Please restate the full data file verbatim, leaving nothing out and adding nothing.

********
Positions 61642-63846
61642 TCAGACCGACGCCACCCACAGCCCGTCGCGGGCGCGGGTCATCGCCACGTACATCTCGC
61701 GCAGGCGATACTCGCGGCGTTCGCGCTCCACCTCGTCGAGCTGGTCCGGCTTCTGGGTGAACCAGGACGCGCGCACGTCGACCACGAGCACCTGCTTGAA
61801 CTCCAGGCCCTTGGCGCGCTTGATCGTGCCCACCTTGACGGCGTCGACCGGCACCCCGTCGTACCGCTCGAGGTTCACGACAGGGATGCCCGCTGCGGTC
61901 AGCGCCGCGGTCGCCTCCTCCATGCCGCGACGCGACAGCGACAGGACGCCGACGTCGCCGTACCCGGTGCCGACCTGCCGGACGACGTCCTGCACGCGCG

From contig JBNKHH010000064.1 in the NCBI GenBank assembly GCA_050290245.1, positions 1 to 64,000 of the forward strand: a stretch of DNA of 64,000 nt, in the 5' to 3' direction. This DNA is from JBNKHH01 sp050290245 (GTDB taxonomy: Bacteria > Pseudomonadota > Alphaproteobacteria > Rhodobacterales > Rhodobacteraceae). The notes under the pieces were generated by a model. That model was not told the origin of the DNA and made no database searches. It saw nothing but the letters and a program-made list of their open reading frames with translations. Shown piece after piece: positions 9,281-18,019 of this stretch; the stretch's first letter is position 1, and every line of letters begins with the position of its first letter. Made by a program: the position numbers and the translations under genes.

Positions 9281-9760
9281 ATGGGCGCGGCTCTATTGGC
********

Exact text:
Positions 61642-63846
61642 TCAGACCGACGCCACCCACAGCCCGTCGCGGGCGCGGGTCATCGCCACGTACATCTCGC
61701 GCAGGCGATACTCGCGGCGTTCGCGCTCCACCTCGTCGAGCTGGTCCGGCTTCTGGGTGAACCAGGACGCGCGCACGTCGACCACGAGCACCTGCTTGAA
61801 CTCCAGGCCCTTGGCGCGCTTGATCGTGCCCACCTTGACGGCGTCGACCGGCACCCCGTCGTACCGCTCGAGGTTCACGACAGGGATGCCCGCTGCGGTC
61901 AGCGCCGCGGTCGCCTCCTCCATGCCGCGACGCGACAGCGACAGGACGCCGACGTCGCCGTACCCGGTGCCGACCTGCCGGACGACGTCCTGCACGCGCG

From contig JBNKHH010000064.1 in the NCBI GenBank assembly GCA_050290245.1, positions 1 to 64,000 of the forward strand: a stretch of DNA of 64,000 nt, in the 5' to 3' direction. This DNA is from JBNKHH01 sp050290245 (GTDB taxonomy: Bacteria > Pseudomonadota > Alphaproteobacteria > Rhodobacterales > Rhodobacteraceae). The notes under the pieces were generated by a model. That model was not told the origin of the DNA and made no database searches. It saw nothing but the letters and a program-made list of their open reading frames with translations. Shown piece after piece: positions 9,281-18,019 of this stretch; the stretch's first letter is position 1, and every line of letters begins with the position of its first letter. Made by a program: the position numbers and the translations under genes.

Positions 9281-9760
9281 ATGGGCGCGGCTCTATTGGC